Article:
Liverpool has been stripped of its World Heritage status after an international panel found developments including the new Everton football club stadium threatened the city's waterfront.
The decision was made by the United Nations Education Scientific and Cultural Organization Heritage Committee, which is currently in session in Fuzhou, China.
The committee, made up of representatives of 21 countries, said the developments had resulted in a "serious deterioration" of the historic site.
Liverpool has been on UNESCO's coveted list of world heritage sites since 2004, alongside the Taj Mahal of India and the Great Wall of China.
The other delisted sites were the Arabian Oryx Sanctuary of Oman in 2007 and the Dresden Elbe valley in Germany in 2009.
Announcing the decision Wednesday, committee chairperson Tian Xuejun said 20 votes had been cast.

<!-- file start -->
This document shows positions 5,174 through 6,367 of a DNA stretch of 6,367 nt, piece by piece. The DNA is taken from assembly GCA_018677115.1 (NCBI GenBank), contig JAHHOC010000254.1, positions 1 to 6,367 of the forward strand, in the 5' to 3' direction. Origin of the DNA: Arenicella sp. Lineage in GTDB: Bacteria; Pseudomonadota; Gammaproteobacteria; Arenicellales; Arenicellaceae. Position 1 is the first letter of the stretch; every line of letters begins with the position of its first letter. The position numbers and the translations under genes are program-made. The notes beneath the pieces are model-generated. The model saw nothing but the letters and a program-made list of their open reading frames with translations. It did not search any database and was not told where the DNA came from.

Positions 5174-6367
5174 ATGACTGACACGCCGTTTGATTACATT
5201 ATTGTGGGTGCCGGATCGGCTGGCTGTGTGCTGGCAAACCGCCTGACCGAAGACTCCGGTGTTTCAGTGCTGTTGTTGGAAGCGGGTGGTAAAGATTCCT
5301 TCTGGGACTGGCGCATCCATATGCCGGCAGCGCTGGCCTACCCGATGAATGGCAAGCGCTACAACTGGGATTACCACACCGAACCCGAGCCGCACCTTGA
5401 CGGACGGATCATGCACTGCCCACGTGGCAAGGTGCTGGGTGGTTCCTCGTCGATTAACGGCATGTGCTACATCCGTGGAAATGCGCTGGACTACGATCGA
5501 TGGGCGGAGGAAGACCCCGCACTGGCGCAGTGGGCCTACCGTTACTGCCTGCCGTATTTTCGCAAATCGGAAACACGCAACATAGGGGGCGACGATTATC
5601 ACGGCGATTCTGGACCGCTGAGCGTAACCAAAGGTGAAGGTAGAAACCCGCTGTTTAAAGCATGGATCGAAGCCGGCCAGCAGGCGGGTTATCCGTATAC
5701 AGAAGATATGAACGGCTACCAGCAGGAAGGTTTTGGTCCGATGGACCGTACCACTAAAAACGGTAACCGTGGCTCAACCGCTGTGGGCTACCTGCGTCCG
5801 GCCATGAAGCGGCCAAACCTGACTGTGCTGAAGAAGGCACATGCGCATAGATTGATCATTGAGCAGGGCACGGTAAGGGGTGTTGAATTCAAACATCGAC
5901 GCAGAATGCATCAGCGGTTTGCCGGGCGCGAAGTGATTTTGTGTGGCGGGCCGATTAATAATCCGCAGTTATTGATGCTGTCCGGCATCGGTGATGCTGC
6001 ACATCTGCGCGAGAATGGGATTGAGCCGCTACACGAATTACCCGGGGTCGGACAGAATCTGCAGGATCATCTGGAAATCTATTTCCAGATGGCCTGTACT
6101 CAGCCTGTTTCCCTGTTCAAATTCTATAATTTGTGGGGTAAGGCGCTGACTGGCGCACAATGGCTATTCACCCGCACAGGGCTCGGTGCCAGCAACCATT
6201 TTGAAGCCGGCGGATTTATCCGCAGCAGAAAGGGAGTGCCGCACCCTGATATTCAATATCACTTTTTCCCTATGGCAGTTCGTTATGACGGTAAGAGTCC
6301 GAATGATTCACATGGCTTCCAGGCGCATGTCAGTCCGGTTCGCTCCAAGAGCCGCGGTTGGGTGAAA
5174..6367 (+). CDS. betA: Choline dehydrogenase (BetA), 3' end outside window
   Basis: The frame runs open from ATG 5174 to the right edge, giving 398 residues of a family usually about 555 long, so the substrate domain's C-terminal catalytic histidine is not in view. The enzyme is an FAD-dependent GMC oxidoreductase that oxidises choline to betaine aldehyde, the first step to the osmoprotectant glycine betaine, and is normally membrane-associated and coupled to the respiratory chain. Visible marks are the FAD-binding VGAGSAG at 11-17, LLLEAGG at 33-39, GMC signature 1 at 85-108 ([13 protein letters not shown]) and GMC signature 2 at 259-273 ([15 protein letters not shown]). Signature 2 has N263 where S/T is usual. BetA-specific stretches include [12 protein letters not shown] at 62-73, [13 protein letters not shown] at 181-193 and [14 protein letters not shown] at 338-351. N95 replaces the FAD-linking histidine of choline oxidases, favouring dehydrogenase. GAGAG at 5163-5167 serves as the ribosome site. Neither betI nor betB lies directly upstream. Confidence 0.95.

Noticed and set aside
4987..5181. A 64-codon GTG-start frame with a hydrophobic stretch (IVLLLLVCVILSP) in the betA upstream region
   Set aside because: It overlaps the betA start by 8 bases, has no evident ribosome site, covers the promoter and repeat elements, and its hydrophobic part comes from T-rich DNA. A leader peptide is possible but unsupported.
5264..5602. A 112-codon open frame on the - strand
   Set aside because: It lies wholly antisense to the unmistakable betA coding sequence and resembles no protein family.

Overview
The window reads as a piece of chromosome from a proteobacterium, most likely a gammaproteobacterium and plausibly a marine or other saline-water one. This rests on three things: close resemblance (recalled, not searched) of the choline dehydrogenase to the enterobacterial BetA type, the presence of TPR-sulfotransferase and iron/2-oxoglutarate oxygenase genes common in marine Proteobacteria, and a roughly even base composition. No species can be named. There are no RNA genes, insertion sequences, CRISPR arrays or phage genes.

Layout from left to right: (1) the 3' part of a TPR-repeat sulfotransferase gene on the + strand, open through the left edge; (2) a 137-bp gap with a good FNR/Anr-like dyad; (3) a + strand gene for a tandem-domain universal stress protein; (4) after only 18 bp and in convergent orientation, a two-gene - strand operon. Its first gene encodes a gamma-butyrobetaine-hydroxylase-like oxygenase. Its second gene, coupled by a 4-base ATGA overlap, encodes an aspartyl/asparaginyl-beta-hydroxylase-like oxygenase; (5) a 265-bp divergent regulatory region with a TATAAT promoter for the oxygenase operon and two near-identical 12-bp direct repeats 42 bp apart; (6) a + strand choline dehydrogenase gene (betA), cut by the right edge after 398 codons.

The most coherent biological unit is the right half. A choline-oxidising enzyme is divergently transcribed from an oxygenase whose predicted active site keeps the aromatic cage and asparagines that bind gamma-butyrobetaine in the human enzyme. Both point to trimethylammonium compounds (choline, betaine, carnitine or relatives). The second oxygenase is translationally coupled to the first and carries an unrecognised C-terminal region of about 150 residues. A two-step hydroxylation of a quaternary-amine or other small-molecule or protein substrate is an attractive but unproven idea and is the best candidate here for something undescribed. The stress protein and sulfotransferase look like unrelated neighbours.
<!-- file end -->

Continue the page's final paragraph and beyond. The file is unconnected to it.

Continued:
In a statement, UNESCO said Liverpool had been "deleted" from the list because of "the irreversible loss of attributes conveying the outstanding universal value of the property," CNN reported.
UNESCO called the Liverpool Waters development - a decadeslong planned rehabilitation of the city's famous docks - "detrimental to the site's authenticity and integrity."
The decision was met with dismay by city leaders of Liverpool.
Joanne Anderson, the city mayor, said she was "hugely disappointed" and that the council would consider filing an appeal.
Labour's Kim Johnson, MP for Liverpool Riverside, said while she is disappointed, "as a city we are resilient and we'll always fight back."
Steve Rotheram, the metro mayor of the Liverpool city region, told the BBC the decision was "a retrograde step that does not reflect the reality of what is happening on the ground."
Richard Kemp, Liverpool's Liberal Democrat leader, said it was a "day of shame" for the city. "It would, without a doubt, affect our tourism and inward investment," he said.
The Liverpool City Council said 700 million pounds had been invested in upgrading historic assets in the past few years.
An additional 800 million pounds has been allocated for developments in the next five years, the council said.